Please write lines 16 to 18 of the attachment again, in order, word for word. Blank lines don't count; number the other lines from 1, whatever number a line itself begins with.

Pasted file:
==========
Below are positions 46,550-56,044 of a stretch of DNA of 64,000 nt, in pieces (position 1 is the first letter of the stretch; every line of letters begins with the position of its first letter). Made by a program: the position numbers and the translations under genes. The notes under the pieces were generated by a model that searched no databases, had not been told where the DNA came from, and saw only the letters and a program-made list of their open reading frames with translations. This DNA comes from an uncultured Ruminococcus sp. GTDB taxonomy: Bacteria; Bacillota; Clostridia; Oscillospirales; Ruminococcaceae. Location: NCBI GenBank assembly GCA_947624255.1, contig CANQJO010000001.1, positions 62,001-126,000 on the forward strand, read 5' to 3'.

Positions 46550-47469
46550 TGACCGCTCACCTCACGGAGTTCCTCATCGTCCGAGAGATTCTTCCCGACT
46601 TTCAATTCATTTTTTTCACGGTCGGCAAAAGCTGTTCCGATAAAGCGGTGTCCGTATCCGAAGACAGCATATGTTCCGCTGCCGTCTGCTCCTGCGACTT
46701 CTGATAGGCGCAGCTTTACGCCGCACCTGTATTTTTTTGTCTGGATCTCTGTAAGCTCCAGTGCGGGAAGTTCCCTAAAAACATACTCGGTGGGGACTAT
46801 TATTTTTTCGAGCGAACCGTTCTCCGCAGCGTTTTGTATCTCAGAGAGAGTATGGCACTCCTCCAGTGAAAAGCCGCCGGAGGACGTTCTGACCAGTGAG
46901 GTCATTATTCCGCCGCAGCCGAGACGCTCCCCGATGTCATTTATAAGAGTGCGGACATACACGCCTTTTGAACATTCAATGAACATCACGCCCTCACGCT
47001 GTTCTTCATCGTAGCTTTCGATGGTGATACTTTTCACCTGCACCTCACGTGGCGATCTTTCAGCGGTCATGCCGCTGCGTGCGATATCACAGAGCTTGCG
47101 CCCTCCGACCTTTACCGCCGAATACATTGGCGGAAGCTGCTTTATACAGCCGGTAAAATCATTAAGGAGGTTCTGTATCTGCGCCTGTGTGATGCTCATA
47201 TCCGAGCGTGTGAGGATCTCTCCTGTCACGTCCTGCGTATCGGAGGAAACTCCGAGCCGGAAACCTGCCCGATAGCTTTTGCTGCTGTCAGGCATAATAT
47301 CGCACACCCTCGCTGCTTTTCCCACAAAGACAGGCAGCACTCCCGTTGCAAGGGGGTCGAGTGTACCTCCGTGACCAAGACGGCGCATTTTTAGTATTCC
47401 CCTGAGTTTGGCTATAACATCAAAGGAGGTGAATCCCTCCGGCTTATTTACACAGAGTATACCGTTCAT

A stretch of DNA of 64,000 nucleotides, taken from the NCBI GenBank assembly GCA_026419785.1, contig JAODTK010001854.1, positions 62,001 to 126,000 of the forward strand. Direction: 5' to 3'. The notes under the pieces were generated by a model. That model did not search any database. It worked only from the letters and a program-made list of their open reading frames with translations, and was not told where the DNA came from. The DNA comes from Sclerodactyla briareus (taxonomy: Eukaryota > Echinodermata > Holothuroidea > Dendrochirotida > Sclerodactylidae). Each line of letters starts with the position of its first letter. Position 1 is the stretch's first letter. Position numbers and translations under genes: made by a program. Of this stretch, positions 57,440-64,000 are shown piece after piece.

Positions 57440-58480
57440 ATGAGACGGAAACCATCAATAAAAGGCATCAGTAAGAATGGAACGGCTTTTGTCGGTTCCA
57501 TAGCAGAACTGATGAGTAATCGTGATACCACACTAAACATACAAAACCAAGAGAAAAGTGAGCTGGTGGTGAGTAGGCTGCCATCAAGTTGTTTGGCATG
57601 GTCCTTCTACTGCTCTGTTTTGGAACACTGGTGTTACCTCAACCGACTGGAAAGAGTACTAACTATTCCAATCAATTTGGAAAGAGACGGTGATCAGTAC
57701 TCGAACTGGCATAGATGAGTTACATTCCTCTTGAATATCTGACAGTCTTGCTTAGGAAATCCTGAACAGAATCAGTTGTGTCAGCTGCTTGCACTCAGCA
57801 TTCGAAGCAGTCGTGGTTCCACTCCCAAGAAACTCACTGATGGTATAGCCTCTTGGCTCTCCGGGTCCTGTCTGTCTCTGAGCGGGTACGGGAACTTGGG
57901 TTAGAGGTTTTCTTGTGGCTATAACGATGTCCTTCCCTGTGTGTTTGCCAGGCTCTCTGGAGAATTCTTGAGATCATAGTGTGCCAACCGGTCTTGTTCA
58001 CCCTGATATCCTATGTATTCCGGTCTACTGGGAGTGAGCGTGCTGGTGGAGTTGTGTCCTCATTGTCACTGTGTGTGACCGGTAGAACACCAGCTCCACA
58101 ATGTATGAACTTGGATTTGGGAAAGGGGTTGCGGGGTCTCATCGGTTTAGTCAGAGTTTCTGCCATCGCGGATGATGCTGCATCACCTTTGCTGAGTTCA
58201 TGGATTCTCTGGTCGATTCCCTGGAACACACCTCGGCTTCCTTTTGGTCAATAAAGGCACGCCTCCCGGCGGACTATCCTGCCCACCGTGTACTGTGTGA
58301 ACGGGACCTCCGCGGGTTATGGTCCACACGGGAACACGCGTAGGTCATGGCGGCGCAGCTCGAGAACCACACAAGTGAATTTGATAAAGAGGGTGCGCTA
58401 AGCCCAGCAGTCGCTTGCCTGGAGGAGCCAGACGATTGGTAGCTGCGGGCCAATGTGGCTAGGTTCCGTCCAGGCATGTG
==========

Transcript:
57501 TAGCAGAACTGATGAGTAATCGTGATACCACACTAAACATACAAAACCAAGAGAAAAGTGAGCTGGTGGTGAGTAGGCTGCCATCAAGTTGTTTGGCATG
57601 GTCCTTCTACTGCTCTGTTTTGGAACACTGGTGTTACCTCAACCGACTGGAAAGAGTACTAACTATTCCAATCAATTTGGAAAGAGACGGTGATCAGTAC
57701 TCGAACTGGCATAGATGAGTTACATTCCTCTTGAATATCTGACAGTCTTGCTTAGGAAATCCTGAACAGAATCAGTTGTGTCAGCTGCTTGCACTCAGCA